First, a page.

Coleridge, a Toyota dealership, and synchronicity

This afternoon, reading through a decades-old notebook that contained personal journals, dreams, and miscellaneous ideas, I came upon the following:

Spring 1986

One evening I read “The Rime of the Ancient Mariner” from beginning to end, which I had not done, I believe, since junior high school. I thought about how my English teacher in 7th and 8th grade at Kawameeh Junior High, in Union, New Jersey, a Mr. Cohen, a very boring teacher, once read the entire poem out loud to the class.

About two days after this, I went out to New Jersey and was helping Mom shop for a new car. At the Toyota dealer, the salesman, an older Jewish man, after we had been with him a while and Mom was writing down his name on a form, said to me, “Are you the Auster who went to Kawamee Junior High?” Our car salesman was the same Mr. Cohen!

I mentioned the remarkable coincidence to him, thinking he’d appreciate a student from 25 years in the past remembering him reading Coleridge. But he didn’t respond.

Note: Just now, after typing the item from the notebook into my computer for posting at VFR, I remembered something else relevant to this story. It was my mother who first introduced me to “The Rime of the Ancient Mariner,” reading it to me aloud. She was a fan of Romantic poetry. She also introduced me to Wordsworth, Keats, and Shelley.

Of course, the materialists will say that there is nothing out of the ordinary about this experience, nothing that points to the existence of mental as distinct from mere physical causation, because such experiences are entirely within the laws of probability, and no non-material factor is needed to explain them.

- end of initial entry -

July 2

Alexis Zarkov writes:

One need not be a pure materialist to be skeptical of synchronicity. As Freud famously remarked, “Sometimes a cigar is just a cigar.” The human mind often tends interpret mere coincidences as something significant because we are not good probability calculators shown by the following example. Ask a bunch of people to go home and flip a coin 100 times, and write an “H” when they get a head, and “T” when they get a tail. Statistics instructors often give this as a homework problem. Inevitably some people will cheat and write down a sequence of “H” and “T” without flipping the coin—they make up the data. You can nearly always identify the cheaters with some analysis. We humans are just not good at making up truly random patterns. Here’s another example. How many times must you do a riffle shuffle to get a well-mixed deck of 52 playing cards? The surprising answer is at seven. I would have thought that three or four would be sufficient. What would impress me as a truly anomalous event? If all the volcanoes in the world suddenly erupted at the same time, that would do it. Something like that would be too improbable to be a mere coincidence, and I would be pretty convinced that something supernatural had occurred. But nearly all of these seemingly spooky coincidences we experience in our everyday lives don’t qualify as anything special. Regarding them otherwise is tantamount to magical thinking.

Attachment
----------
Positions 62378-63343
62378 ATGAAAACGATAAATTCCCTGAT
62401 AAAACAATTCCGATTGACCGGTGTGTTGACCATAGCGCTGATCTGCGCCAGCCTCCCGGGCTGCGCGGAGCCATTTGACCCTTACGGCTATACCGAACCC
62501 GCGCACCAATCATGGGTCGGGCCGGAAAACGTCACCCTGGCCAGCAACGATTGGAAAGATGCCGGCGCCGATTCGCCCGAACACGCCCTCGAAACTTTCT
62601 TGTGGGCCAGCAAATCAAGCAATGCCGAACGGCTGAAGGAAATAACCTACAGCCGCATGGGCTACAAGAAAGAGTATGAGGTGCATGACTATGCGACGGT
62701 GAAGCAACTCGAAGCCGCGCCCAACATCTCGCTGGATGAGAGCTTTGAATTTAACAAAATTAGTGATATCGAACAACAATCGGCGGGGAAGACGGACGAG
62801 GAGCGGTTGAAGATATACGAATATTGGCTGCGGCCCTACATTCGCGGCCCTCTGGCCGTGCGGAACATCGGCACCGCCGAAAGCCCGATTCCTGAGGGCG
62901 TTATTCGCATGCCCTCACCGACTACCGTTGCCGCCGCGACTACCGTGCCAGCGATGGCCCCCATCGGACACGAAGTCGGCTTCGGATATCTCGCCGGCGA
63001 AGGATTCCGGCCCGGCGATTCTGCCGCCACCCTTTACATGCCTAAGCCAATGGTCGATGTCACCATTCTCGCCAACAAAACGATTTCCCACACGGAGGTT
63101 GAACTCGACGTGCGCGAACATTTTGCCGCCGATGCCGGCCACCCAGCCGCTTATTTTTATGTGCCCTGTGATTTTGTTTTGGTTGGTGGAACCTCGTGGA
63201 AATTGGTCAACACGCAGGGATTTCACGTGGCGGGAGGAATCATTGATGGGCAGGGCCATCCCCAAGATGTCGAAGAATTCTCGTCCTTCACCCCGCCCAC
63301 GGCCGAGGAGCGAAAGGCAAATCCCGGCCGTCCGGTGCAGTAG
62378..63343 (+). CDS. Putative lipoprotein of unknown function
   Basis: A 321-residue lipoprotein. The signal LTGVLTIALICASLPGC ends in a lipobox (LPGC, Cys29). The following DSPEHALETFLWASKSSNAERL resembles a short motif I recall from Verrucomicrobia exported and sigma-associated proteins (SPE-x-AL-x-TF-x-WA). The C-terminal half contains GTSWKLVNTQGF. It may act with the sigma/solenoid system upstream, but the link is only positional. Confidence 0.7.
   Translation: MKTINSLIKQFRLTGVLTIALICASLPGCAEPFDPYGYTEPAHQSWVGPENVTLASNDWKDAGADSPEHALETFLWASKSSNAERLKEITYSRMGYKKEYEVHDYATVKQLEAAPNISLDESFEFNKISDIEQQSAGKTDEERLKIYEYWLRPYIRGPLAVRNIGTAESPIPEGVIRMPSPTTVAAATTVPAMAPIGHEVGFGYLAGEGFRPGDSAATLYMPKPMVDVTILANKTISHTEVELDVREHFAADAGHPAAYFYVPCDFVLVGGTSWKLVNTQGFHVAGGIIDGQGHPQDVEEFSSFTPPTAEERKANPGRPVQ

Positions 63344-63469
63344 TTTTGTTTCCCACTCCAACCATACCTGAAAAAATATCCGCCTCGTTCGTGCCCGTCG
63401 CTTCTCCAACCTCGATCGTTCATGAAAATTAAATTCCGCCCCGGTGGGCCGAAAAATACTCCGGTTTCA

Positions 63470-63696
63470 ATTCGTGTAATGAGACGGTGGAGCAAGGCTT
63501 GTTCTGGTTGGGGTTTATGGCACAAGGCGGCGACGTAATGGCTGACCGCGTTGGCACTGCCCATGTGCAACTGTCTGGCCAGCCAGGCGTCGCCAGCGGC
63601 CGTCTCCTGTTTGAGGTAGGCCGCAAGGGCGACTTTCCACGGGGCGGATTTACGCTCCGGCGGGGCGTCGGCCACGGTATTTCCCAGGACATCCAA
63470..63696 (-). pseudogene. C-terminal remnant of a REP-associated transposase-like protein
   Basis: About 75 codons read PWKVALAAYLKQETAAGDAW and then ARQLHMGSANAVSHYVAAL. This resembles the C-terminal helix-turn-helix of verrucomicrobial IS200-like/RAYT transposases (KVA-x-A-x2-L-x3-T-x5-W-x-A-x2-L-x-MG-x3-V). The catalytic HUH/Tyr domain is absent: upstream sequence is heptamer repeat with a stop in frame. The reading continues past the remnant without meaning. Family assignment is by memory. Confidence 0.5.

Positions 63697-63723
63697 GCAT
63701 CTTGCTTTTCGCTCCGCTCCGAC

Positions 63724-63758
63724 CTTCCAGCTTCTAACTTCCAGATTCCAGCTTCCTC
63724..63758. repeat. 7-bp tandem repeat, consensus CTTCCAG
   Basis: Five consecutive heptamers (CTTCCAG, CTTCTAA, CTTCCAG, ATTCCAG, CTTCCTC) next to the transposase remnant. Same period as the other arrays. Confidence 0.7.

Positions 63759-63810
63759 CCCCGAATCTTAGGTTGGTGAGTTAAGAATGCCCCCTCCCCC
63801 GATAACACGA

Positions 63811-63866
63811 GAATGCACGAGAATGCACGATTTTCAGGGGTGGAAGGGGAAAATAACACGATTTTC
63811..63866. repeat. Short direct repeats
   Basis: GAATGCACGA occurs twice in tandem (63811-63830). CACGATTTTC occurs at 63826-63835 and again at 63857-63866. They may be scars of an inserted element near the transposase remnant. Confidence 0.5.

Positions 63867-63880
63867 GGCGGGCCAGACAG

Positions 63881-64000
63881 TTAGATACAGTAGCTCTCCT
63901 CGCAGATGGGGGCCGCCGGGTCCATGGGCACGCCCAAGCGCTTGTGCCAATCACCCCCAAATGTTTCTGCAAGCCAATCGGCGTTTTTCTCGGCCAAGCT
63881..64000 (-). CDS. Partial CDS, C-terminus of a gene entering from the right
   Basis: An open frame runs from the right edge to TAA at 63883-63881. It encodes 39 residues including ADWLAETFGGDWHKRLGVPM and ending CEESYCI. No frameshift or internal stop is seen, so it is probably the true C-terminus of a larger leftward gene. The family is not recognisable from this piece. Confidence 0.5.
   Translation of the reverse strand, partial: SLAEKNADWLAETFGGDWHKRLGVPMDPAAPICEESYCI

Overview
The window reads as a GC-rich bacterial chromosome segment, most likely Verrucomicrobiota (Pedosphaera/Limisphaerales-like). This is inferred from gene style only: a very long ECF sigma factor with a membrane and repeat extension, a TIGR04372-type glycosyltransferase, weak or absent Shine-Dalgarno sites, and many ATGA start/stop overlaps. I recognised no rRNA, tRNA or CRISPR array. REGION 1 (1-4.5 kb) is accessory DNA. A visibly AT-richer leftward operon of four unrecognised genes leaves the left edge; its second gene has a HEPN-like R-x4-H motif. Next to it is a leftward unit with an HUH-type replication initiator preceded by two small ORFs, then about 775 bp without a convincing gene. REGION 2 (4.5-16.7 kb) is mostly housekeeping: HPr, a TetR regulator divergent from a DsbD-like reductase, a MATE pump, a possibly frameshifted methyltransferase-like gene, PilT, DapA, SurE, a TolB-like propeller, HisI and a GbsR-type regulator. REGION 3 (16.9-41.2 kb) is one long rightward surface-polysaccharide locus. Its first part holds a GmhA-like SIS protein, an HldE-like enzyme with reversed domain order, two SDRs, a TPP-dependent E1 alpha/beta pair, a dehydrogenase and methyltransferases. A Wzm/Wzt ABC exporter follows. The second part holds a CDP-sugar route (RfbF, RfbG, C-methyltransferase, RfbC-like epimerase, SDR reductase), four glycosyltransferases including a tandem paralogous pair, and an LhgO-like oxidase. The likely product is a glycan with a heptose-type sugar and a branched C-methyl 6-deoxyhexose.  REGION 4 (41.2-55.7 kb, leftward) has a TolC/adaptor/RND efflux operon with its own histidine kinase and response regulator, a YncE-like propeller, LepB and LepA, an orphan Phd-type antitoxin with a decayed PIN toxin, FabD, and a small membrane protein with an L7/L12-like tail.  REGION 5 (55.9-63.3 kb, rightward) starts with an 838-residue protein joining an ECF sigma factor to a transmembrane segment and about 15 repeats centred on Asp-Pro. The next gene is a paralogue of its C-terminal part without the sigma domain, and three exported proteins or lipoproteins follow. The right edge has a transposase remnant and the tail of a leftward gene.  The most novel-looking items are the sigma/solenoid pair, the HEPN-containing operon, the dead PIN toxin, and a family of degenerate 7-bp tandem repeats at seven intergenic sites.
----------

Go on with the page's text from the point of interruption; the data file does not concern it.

LA replies:

Ok, I won’t call you a pure materialist. But I’ll say this. For you to read a story such as I told, and not see anything in it remarkable and out of ordinary, and, moreover, for you to say that anyone who does see in it something remarkable and out of the ordinary is engaged in “magical thinking,” shows you to be a reductive rationalist who is blind to everything in the world that exceeds your reductivism.

Posted by Lawrence Auster at July 01, 2012 05:29 PM | Send

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